Goldings hop variety for brewing dates back to the late 1700’s when Mr Golding found a hop he thought was something special. Today this variety is still one of the most famous and quintessential of English hops along with Fuggles. Goldings is not one single hop variety but rather a family of almost identical sisters from Kent, with a strong family resemblance. Mathon is the exception in that this Golding heralds from the Hereford/Worcester hop growing region. Each individually named Goldings hop variety for brewing generally got it’s name from the person who found it or the place where it was grown.
The Goldings family range across the harvest season, from early, mid to late season hops, this extension is very useful for the growers, but whether they are early or late, they all have one thing in common and that is their amazing aroma. It’s a distinct but very pleasant spicy bouquet underpinning the rest of the Golding aroma’s top notes, which will give smooth sweet honey, earthy, spicy flavours to a brew. Add in a little citrus with some floral notes, an occasional waft of lavender, to see why this superior hop variety is so delicious. In this article on his blog Martyn Cornell gives a more in-depth article about them and lists some of his favourite beers using Goldings hop variety for brewing.
East Kent Golding (EKG) is the most well known and sort after member of this Golding family. It stands slightly apart because it has also been granted a Protected Designation of Origin. The EKG is the only British hop variety to be granted this honour so far. They are the archetypical go to English hop, along with Fuggles and used world wide for late hopping as well as contributing a respectable bittering to the brew. However, EKG is a distinct variety and considered just a bit superior when grown and harvested within this compact designated area of East Kent. The soil type and climate there provide the ‘terroir’ to produce this world class hop. It is mainly used to brew Pale Ales, American Pale Ales, Porters, Barley wines and and as I understand it, they are used in many Belgium Beers as well.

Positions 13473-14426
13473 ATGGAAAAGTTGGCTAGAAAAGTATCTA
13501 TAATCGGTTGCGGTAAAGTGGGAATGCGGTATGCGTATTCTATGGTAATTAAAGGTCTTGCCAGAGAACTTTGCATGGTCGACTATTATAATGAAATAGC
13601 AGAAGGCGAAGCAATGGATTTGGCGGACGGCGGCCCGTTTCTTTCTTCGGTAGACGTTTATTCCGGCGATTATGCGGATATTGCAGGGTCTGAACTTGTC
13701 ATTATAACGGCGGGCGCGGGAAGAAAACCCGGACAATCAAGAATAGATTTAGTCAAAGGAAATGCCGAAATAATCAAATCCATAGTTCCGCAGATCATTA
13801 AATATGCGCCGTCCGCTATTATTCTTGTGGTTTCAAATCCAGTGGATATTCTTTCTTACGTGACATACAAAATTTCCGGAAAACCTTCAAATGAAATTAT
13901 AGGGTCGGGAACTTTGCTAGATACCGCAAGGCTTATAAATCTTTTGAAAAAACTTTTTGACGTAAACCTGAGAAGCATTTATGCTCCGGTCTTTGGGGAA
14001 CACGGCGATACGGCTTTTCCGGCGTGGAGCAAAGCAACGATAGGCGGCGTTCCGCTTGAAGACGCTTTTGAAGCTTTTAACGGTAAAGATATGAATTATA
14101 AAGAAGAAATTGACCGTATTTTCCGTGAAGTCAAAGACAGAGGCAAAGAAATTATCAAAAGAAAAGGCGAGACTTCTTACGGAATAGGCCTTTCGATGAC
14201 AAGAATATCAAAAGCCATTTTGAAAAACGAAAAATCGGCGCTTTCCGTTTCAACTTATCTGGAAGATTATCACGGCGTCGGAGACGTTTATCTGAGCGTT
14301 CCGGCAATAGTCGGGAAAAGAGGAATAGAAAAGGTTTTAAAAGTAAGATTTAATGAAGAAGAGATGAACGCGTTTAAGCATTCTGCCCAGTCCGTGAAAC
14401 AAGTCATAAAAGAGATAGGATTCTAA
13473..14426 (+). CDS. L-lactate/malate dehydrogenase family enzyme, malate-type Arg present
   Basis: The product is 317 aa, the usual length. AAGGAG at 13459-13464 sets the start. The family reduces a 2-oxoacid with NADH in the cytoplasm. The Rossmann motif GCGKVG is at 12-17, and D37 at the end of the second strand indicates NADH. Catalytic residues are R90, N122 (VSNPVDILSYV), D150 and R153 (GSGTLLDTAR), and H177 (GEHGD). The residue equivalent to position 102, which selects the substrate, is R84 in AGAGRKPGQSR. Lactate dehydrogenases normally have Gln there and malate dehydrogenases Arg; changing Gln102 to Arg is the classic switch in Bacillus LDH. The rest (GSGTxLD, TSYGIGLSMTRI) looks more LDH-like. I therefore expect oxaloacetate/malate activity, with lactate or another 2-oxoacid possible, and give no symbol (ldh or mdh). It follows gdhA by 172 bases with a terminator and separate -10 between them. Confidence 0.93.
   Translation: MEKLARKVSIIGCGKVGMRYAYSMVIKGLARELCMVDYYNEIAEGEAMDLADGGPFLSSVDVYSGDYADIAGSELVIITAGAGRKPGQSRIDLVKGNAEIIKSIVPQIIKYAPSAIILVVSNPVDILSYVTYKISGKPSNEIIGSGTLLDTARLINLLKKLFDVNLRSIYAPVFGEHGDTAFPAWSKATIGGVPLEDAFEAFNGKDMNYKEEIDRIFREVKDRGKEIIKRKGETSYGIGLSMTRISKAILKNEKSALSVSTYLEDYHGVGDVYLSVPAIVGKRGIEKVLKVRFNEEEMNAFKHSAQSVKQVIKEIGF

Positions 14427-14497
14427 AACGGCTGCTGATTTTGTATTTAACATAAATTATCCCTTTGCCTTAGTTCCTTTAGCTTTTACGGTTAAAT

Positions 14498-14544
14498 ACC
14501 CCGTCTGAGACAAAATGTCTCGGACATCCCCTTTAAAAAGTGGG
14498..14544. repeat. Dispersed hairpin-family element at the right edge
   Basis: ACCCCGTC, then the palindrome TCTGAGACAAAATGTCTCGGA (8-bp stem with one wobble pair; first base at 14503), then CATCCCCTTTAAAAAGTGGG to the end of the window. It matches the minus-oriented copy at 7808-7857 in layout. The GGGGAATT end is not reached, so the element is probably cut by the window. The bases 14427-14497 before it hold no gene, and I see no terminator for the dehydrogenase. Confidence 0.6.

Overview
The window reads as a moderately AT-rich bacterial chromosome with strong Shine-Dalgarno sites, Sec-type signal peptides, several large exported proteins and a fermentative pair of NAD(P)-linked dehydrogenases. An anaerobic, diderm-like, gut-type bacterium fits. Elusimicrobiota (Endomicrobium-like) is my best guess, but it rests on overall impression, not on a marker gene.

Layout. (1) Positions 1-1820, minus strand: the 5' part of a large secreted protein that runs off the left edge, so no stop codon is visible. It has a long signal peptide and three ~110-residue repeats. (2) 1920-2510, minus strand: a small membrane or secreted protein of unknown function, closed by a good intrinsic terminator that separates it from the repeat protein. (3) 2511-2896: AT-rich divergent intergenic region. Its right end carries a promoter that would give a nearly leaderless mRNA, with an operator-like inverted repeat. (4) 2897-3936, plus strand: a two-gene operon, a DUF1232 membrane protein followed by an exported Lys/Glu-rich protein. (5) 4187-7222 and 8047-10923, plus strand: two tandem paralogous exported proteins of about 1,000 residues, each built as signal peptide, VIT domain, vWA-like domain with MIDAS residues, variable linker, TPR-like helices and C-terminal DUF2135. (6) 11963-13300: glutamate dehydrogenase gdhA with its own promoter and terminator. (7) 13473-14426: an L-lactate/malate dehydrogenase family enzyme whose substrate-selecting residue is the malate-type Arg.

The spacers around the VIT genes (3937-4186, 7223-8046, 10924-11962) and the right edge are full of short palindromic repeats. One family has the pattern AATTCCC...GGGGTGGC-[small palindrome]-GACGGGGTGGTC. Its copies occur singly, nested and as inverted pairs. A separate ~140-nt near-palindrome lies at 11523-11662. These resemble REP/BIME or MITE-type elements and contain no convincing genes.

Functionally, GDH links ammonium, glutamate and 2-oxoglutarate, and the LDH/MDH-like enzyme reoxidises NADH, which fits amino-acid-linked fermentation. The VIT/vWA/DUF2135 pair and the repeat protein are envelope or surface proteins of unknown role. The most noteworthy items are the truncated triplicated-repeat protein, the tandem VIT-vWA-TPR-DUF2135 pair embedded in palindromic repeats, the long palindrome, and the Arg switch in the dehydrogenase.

Kentish Ale and Whitstable Oysters have also been granted this same Protected Designation of Origin, so Kent then is Oysters, Hops and Beer! Close enough to Charles Dicken’s quote – ‘Kent, sir—everybody knows Kent—apples, cherries, hops, and women’.
Continuing the ‘If hops were people’ series, then Goldings are the refined girls with naturally lovely characters. ‘Classy’ probably best describes them and nothing to do with being upper or lower class, they’ve just have charm! If they went to Finishing school then they excelled, they are socially confident. These are truly lovely girls are genuinely ‘nice’, so even if you tried, there is nothing to dislike. They are positively not sweet sycophants. Of course East Kent Golding is Queen Bee of the Goldings, her pedigree like other Goldings can be traced back to the late 1700’s to the Canterbury Whitebine but the Protected Designation of Origin has helped secure her status.
However, this Goldings charm belies a tougher inner core, that refined Goldings hoppy spice character gives us a clue to this inner no nonsense sparkle, after all they are Mother’s to some better known offspring. How many people have specifically brewed with Petham Goldings, but they will be sure to have heard of her infamous daughter Chinook. Other examples of this extraordinary family group, Canterbury Golding is mother to Northern Brewer, Bates Brewer to WGV, Bramling is the mother of Bramling Cross and Eastwell Golding is the Grandmother of Target.
Examples of these kind natural charmers, well Holly Willoughby certainly, Mel Giedroyc absolutely and Joanna Lumley pure EKG!